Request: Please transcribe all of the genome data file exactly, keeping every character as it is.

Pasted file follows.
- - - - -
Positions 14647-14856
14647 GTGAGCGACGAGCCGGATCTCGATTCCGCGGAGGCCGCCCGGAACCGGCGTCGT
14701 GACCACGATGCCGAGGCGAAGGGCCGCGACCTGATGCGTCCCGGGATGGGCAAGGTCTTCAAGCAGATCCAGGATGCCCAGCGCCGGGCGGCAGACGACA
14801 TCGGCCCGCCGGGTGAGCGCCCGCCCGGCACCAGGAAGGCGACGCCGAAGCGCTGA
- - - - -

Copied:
Positions 14647-14856
14647 GTGAGCGACGAGCCGGATCTCGATTCCGCGGAGGCCGCCCGGAACCGGCGTCGT
14701 GACCACGATGCCGAGGCGAAGGGCCGCGACCTGATGCGTCCCGGGATGGGCAAGGTCTTCAAGCAGATCCAGGATGCCCAGCGCCGGGCGGCAGACGACA
14801 TCGGCCCGCCGGGTGAGCGCCCGCCCGGCACCAGGAAGGCGACGCCGAAGCGCTGA